Let me introduce myself. My name is Lee, I moved to Southern NJ from England about 10 years ago, bringing with me all my possesions, including my HiFi and my 1970 Ford Capri. I have always been into HiFi and speakers in particular, I grew up around a pair of the original Mission 700s that my dad had, and a pair of KEF 104aBs that my mom had. I remember my dad and I walking to HiFi shows at a big hotel that overlooked Blackheath. Even to my young ears, the sounds of a pair of Mission 770s, powered by matching Mission amps, fed by a Linn Sondek LP12 turntable was truly awesome.
I recently came across a pair of JBL L100s. The cabinets looked pretty good apart from the usual scratches and rotted foam grilles, the drivers were free from damage apart from a pushed in tweeter dome, so I bought them.
When I got them home and hooked them up, I was impressed by their sound, particularly their low frequency response. If you've ever heard the music of Level 42, the early stuff before they got all poppy, you'll know all about Mark King's slap-bass technique. Try looking on YouTube for a track called "43", not the live version, there's a part about 3 minutes in where I swore the JBLs were going to blow me through the wall into my back yard. My current speakers are what I call my "bass monsters", I built these 20 years ago with SEAs drivers and matching crossover, with a dome tweeter, 8" and 10" woofers (the 10" runs through a subwoofer crossover). Until now, I had yet to find a pair of speakers with as good a bass response. Comparing the two, the foward response of the JBLs became more apparent, it seemed like the midrange and treble was more "shouty" for want of a better word. I decided to restore them, but give them some upgrades at the same time. I wanted to try one of the different crossover designs out there, but at the same time be able to switch back to the original crossover if I wanted that vintage sound back. I also wanted to do things like add some decent binding posts on the rear, make some new grilles, maybe even relocate that one grille peg that everyone who's seen them asks why it doesn't line up with the others. If this was a car, it would be a restomod...
The first problem I found was one of the woofers would make a scraping sound if you tapped the cone ("don't tap it then" should be the answer). It seemed to work OK playing music, but I didn't want it to become a problem later on, so I took the woofer out. Well, that was the plan, but the woofer wouldn't come out at first, so I removed the midrange and tweeter to see if I could get access to the back. I managed to squeeze my hand through the tweeter hole and eventually get the woofer out by pushing on the frame edge with my fingers. It turns out the voice coil had become detached from the spider. What makes these woofers great is you can remove the magnet to make repairs, and once I got the magnet off, I found a date stamp inside of September 18 1974.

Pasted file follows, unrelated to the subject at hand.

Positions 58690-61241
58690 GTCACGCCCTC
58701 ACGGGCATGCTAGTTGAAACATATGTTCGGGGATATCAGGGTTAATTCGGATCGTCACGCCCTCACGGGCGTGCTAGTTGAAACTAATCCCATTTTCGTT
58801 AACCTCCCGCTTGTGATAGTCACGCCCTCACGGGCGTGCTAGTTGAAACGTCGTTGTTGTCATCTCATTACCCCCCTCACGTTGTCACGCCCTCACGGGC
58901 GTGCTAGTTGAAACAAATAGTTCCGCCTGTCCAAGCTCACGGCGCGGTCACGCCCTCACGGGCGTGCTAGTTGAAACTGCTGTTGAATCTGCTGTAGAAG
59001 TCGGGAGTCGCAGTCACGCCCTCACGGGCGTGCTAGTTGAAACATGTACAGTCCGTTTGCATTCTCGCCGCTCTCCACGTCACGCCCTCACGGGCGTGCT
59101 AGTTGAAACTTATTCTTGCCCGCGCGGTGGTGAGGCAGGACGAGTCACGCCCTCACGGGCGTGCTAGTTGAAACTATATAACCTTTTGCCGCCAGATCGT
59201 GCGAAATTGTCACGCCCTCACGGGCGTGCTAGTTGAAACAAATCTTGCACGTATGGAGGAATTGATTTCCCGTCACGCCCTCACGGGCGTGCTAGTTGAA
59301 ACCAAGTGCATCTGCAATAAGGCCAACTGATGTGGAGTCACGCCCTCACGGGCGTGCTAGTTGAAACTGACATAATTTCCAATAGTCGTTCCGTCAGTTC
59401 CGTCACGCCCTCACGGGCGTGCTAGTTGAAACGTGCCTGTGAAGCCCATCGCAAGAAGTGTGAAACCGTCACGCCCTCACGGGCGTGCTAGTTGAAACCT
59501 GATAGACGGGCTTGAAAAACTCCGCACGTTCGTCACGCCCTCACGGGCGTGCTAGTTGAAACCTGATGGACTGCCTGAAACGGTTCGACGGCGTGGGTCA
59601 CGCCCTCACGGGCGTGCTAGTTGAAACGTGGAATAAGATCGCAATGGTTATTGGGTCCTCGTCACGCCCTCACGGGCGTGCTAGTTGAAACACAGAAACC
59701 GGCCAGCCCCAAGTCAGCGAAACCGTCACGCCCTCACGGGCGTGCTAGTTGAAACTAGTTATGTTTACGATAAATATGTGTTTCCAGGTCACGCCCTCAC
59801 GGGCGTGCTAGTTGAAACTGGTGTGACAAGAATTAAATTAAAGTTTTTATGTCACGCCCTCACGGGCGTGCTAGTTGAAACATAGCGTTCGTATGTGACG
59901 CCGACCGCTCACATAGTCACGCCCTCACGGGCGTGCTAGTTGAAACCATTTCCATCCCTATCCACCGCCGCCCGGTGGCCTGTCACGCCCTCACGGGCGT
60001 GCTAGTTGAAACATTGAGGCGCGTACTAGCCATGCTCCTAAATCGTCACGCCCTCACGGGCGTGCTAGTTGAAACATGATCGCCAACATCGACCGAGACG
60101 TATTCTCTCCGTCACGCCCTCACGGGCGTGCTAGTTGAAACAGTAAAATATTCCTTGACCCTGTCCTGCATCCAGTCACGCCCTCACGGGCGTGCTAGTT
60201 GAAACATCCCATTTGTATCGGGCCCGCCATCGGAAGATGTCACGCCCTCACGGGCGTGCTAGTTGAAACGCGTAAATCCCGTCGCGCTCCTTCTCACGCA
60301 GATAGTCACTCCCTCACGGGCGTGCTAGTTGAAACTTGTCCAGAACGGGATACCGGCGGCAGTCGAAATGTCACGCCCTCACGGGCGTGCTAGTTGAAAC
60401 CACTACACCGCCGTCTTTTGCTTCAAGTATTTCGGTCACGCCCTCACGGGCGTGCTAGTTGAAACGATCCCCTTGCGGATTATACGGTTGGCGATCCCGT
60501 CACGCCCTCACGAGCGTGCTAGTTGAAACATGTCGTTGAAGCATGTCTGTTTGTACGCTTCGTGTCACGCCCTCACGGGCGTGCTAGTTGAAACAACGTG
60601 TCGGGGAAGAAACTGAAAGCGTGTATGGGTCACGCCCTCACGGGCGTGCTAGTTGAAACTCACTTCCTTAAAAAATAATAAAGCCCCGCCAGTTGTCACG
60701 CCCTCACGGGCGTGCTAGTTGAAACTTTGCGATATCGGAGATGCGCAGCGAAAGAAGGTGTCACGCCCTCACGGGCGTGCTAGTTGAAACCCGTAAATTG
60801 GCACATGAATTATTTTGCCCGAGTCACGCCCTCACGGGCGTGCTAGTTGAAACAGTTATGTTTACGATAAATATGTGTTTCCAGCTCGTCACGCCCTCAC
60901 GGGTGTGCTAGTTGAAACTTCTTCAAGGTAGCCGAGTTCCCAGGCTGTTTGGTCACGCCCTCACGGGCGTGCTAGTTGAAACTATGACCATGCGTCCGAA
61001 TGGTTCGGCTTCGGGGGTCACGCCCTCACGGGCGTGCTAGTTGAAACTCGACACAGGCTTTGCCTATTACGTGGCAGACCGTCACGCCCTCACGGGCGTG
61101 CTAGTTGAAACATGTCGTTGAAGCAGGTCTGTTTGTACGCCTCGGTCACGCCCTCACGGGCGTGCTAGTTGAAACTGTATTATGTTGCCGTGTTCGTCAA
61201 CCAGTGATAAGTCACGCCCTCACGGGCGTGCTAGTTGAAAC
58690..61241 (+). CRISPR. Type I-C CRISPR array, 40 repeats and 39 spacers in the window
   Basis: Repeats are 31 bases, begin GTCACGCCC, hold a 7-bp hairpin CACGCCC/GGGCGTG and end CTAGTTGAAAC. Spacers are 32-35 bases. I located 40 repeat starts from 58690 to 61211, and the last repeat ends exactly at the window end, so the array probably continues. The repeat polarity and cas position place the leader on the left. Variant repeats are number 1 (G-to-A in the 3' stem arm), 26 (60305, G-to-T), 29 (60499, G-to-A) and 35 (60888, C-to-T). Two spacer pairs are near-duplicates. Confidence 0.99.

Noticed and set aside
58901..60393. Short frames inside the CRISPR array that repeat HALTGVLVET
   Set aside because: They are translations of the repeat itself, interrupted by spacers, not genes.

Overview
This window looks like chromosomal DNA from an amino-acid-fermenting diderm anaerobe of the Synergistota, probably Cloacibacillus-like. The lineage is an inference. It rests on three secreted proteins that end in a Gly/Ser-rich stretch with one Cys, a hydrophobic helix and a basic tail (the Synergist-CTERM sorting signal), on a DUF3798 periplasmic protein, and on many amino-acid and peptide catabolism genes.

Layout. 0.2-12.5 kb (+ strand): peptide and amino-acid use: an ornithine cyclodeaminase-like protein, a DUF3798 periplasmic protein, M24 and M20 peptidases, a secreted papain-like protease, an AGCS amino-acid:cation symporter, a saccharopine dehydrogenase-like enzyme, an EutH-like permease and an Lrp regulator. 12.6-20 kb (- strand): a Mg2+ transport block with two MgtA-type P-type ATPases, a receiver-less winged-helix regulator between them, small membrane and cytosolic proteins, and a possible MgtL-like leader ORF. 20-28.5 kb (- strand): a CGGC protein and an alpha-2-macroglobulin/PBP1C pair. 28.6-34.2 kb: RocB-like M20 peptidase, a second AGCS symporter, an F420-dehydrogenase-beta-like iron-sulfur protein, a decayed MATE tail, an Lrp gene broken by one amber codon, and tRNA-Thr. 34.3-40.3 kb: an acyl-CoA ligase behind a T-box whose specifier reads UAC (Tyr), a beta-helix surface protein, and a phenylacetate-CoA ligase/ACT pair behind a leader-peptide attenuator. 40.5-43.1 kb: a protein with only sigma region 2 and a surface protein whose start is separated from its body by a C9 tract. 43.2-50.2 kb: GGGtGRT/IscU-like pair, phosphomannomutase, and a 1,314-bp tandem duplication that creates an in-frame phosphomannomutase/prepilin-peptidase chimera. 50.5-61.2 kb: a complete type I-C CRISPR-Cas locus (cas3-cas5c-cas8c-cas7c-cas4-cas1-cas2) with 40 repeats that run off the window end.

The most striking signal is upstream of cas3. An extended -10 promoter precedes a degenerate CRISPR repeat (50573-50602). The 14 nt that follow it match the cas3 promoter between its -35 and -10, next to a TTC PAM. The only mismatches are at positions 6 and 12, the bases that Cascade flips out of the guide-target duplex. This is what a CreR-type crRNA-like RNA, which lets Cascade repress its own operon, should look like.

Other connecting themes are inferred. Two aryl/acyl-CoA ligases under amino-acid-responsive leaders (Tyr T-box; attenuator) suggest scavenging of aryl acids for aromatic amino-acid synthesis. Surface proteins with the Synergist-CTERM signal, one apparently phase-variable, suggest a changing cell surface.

After removing the dust cap, I re-attached the voice coil to the spider using some black glue purchased from Orange County Speaker. After some trial and error, I found a piece of glossy cardboard that was part of a magazine cover to use as a shim between the coil and the magnet pole. Since the spider wasn't in contact with the coil like it should be, once I got the glue around the edge of the coil, I used a coffee mug to push down on the cone, which brought the coil back in contact with the spider. Once this was done, and given a few days to dry, I tested the woofer using some music with long, low bass sweeps, and it seems to work perfectly! I reattached the dust cap using the same glue, and then gave it a couple of coats of black "Wet Look" speaker paint from Parts Express. Looks good doesn't it?
I then turned my attention to the crossover. After looking around on the 'net, it looked like Dennis Murphy's crossover design was the way to go. I wanted to be able to switch back to the original spec crossover if I need to, so I modified the design to include three switches to switch between the Murphy and JBL spec crossovers. As you probably know, the midrange on this speaker (well, mine anyway, and it appears to be commonplace) is wired out of phase. The woofer and tweeter both have their negative terminals connected to the negative input, whereas the midrange has it's positive terminal connected to the negative input. I was looking at Parts Express, and they stock a heavy duty 4 pole Double Throw switch that I could use for the mid, and use two DPDT switches for the woofer and tweeter. Two of the poles on the midrange switch would be to switch between crossovers, the other would be to reverse the polarity when using the JBL crossover. I could have used a 6 pole switch for everything, but finding one with a high current rating was a problem. Not that I planned on doing this, but you could in theory listen to the speaker with the JBL crossover on the woofer, and the Murphy crossover on the midrange and tweeter, or any other combination. Here you can see my modified schematic. It doesn't include the L-pads, but these will be used on the JBL crossover section.
Using parts from Parts Express and Erse Audio, I was able to build my crossovers. I did try using a big 5x9" circuit board from Parts Express, but it proved too small, it was mainly the big 25w resistors I was using. So I used a piece of scrap hardwood I had lying around the house, and hard-wired everything on the back. My next plan is to remake the JBL crossovers with some new capacitors and L-pads. I will then mount a 5x7" dished plate on the back of the speaker cabinet which will hold some chunky binding posts, and the three switches to switch between crossovers.
Watch this space for more updates...